It’s Memorial Day Weekend and if local nurseries are any indication almost everyone is ready to get into gardening. Or is what you do really yardening instead? There’s a difference, you know.
First, the wardrobe differs drastically. Gardeners wear floppy straw hats, sturdy pants with big pockets and loops for hanging tools, and clogs. Yardeners work in the yard wearing a hat from Disney World, cut-off blue jeans, and the tennis shoes they bought the year they graduated from high school.
Then there are the tools themselves. Gardeners have tools with matching handles. Each tool has a special function—and a special spot in the wooden gardener’s bench at the end of the day. Yardeners are more likely to be out digging with an old serving spoon from the kitchen. They just toss it in the kids’ sandbox once they have the petunias in the ground.
Gardeners have a master calendar for all their gardening tasks, such as dividing seedlings, rotating rose bushes, whatever it is Martha Stewart finds to fill up her calendar even in the dead of winter. They wouldn’t dream of pulling weeds unless it was on the schedule.
Yardeners, on the other hand, may lapse into their yardening tasks quite spontaneously. I once talked to a freelance artist who explained she had missed her deadline because she went out to get the mail and noticed a few weeds growing by the mailbox. Naturally, she stopped to pull them up, and four hours later she was still out in the yard pulling weeds. I understood completely. That’s yardening at its best.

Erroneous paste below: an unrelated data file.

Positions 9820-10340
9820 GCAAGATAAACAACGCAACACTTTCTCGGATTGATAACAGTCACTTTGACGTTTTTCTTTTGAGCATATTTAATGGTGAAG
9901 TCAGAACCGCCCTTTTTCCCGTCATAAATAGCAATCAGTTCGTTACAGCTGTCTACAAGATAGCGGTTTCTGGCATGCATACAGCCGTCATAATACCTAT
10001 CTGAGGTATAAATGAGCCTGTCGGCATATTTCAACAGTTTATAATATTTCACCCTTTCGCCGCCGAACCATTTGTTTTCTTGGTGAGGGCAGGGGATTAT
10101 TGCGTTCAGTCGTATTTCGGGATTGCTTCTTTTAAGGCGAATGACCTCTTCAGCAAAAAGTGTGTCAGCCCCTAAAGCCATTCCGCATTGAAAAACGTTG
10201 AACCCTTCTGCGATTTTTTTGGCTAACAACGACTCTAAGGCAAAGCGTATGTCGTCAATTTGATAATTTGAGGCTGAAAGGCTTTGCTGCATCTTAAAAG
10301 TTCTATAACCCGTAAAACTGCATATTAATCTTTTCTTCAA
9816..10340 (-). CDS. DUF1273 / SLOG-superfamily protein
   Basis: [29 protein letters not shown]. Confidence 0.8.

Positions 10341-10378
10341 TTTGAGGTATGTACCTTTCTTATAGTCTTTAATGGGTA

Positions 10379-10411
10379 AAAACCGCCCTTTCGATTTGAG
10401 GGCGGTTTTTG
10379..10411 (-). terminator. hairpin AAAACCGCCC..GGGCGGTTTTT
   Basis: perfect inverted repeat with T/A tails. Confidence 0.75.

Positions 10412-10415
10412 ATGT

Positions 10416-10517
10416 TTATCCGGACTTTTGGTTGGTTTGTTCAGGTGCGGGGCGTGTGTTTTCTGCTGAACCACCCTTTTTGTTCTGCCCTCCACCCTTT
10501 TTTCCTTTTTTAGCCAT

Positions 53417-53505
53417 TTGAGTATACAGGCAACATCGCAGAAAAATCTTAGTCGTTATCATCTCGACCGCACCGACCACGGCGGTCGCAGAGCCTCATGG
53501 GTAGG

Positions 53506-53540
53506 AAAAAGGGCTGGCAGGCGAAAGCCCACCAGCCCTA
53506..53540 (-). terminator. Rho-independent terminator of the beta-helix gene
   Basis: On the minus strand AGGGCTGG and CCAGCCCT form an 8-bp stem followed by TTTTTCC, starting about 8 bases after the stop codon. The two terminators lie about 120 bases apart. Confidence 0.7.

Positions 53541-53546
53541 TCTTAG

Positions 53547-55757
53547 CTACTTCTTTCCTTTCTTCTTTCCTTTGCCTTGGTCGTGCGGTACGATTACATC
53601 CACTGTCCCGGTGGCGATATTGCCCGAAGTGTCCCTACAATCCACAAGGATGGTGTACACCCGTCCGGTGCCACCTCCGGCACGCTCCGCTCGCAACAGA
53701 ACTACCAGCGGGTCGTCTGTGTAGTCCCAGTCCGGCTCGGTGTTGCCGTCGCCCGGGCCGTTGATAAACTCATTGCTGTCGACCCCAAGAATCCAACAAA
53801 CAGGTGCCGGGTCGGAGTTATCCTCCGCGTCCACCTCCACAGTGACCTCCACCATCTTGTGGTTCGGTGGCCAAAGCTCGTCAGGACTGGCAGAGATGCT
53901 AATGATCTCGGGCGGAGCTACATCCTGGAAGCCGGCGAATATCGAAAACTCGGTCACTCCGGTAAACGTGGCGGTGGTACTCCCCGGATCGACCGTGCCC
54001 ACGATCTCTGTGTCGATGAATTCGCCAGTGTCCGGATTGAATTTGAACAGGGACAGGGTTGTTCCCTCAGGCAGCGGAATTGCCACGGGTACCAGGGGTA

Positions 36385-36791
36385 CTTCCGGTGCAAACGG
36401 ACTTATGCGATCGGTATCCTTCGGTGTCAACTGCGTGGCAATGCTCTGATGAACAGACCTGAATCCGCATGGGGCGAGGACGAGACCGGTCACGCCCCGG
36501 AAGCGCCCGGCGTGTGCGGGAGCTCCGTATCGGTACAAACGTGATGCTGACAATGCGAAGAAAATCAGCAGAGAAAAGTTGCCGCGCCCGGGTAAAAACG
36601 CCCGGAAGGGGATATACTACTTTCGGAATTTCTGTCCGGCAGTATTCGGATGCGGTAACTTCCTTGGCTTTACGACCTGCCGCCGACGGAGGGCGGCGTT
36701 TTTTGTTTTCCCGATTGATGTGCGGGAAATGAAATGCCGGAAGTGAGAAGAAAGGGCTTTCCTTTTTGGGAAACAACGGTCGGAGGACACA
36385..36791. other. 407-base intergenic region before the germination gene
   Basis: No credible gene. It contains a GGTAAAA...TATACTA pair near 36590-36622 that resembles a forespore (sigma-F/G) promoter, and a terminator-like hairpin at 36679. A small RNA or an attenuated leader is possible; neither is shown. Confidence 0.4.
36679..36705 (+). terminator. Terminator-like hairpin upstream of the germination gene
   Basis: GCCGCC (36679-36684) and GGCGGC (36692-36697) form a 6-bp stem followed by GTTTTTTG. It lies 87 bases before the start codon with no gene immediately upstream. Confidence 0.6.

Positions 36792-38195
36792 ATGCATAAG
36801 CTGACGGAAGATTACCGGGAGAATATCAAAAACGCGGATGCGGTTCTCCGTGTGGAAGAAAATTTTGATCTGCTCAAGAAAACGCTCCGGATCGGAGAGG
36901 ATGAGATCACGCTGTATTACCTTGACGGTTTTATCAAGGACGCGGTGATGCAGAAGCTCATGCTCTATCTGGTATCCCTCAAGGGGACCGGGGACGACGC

If you see people strolling their grounds, or setting up tents for a garden party, they are probably gardeners. Yardeners are more likely to be seen standing in their front yards on a Saturday morning drinking coffee, contemplating brown spots, and staring down the dandelions. The only grounds on their minds are the ones in the bottom of the coffee mug.
Of course gardeners don’t have to deal with dandelions because, you guessed it—they don’t have any. The anti-weed substance spread with their lawn fertilizer takes care of them. Yardeners, on the other hand, wield little spray bottles of environmentally friendly “Dandelion DOA,” and pop each stubborn dandelion root up with an old screwdriver. (The screwdriver conveniently fits in the back pocket of the cut-off jeans and is equally useful for setting the choke on the lawn mower.)
The aesthetic results differ, too. Gardeners carefully coordinate the shades of green they combine in any given area of the landscape, and are careful to plant flowers which bloom sequentially, clustered in color groups of cool or hot tones. Yardeners, however, are happy whenever anything turns green, and they’ve been known to water weeds for weeks before realizing they weren’t zinnias.
I have to admit I’m basically a yardener. Thinking I could actually improve my skills, however, I checked out a book on gardening from the library. Unfortunately it isn’t much help, as it was written by two perfectly lovely people in Pennsylvania who are completely spoiled by being able to plant with the assumption that whatever they plant will grow. The “casual gardens” in their yard, photographed for the book, could easily be paid-admission botanical gardens anywhere west of the Mississippi.
Gardener or yardener? Whichever you are, it’s time to get out there. And remember, those dandelions grow while you sleep.